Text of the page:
The Maritime History of the Great Lakes
Daily News (Kingston, ON), April 23, 1858

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p.2 Lake Trade with Europe - The Detroit Advertiser announces that a vessel has been fitted out for a voyage to Liverpool, which has been kept private until now. The leading particulars are as follows:-

The vessel is the schooner Col. Cook, of 328 tons capacity, Customs House measurement. She is a staunch, strong built, finely modelled fore-and-after, built, we think, on the St. Clair River, some three or four years since, for her present owner, George W. Bissell, Esq. Mr. Bissell has secured a cargo of staves, on the line of the Detroit and Milwaukee Railway, and the Cook will load at an early day.

The same paper adds:-

In a conversation with Capt. D.C. Pierce, upon the subject, we gleaned some facts which will be of interest to the public, and especially so to those who have hitherto thought the project an impractible one. Capt. P. has six cargoes for Liverpool now engaged, all consisting of white oak pipestaves and black walnut lumber. Four of these cargoes Michigan furnishes, and the other two are furnished in Ohio. Capt. Pierce has received three cargoes at New Baltimore, on Lake St. Clair, and one on the line of the D. & M. Railway, which will be loaded at Detroit. He is also still in the market for all the stave and black walnut lumber he can get. It has been stated that one of Capt. Pierce's vessels would load with copper at Detroit, but this is still undecided, and the chances now are that the copper will be sent via New York, as heretofore. The Kershaw is still in Montreal, but will come forward as soon as the canals are open, which is fixed for the 1st of May. The new barque Cuyahoga Chief, built in Cleveland, will not come here to take on her rigging, as heretofore stated. The rigging is to be shipped hence for Cleveland.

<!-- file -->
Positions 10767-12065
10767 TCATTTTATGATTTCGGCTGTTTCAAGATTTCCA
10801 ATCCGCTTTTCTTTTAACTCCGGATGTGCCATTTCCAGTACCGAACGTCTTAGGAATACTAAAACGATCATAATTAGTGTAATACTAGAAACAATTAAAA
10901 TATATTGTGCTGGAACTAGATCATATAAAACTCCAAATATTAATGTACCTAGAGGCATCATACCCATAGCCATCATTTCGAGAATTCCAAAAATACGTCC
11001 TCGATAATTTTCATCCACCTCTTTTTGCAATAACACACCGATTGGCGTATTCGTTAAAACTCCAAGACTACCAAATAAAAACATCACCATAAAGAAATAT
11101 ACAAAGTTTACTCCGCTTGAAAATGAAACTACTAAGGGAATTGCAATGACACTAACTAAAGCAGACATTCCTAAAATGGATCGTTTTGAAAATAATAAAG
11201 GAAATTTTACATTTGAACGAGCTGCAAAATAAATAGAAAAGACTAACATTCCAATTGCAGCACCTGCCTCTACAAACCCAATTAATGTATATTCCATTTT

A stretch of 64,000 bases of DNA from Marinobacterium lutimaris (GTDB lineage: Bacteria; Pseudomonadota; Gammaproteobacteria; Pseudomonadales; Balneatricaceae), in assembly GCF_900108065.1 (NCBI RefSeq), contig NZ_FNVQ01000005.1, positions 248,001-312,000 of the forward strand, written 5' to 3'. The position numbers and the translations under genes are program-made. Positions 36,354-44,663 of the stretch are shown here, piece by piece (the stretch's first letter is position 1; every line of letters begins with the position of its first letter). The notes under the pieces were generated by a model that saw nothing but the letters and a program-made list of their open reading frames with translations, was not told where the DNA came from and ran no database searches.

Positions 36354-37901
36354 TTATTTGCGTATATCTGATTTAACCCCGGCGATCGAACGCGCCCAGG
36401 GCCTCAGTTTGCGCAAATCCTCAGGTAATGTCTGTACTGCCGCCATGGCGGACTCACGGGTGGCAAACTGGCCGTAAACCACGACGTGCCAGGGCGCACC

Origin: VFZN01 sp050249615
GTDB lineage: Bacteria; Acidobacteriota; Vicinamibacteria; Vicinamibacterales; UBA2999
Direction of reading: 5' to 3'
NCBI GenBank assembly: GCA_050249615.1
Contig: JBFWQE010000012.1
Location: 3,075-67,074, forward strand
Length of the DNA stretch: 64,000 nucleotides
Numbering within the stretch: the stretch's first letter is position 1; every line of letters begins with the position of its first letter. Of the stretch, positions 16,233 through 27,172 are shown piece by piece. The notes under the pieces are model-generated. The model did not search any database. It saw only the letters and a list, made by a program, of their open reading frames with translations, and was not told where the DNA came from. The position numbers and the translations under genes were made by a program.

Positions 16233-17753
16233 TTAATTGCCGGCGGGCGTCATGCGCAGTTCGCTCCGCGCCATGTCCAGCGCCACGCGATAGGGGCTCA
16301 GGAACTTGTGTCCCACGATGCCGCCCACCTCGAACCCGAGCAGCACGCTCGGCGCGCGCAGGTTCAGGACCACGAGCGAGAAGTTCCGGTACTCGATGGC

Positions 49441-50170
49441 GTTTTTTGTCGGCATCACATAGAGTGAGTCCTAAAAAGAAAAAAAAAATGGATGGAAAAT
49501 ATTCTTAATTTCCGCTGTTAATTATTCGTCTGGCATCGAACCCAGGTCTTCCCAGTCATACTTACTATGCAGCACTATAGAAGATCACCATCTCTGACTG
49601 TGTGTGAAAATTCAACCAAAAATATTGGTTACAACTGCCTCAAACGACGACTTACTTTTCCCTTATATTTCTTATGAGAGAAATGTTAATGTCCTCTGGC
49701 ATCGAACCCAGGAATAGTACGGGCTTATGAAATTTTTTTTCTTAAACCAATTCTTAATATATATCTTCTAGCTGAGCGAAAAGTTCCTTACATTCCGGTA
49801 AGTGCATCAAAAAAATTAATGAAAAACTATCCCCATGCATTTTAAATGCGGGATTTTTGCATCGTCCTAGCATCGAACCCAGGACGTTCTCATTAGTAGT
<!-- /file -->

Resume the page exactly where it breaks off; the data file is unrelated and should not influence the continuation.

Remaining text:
The vessels which Capt. Pierce is to send out are the barque J.C. Kershaw, 382 tons burthen; barque Chieftain, 370 tons; brig Black Hawk, 388 tons; the new barque Cuyahoga Chief, 384 tons, and a three-masted schooner, named the Indian Queen, of about the same tonnage as the others. The brig Black Hawk will go up to New Baltimore in a few days to commence taking in her cargo, so as to be one of the first vessels through the lower canals for the ocean. Capt. Pierce informs us that he has return cargoes for all his vessels, for Hamilton and Toronto. The importers of those places promise him all their business, and are very glad of the opportunity to import direct, without transhipment at Montreal.

-The steamer Maple Leaf, Capt. Schofield, arrived at Toronto from Rochester on Tuesday morning, being her first trip this season. She commenced her regular trips on Wednesday, calling at the north shore ports.

p.3 Imports - 21; Exports - 20,21.

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April 23, 1858
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Rick Neilson
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Public domain: Copyright has expired according to the applicable Canadian or American laws. No restrictions on use.
Maritime History of the Great Lakes
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Daily News (Kingston, ON), April 23, 1858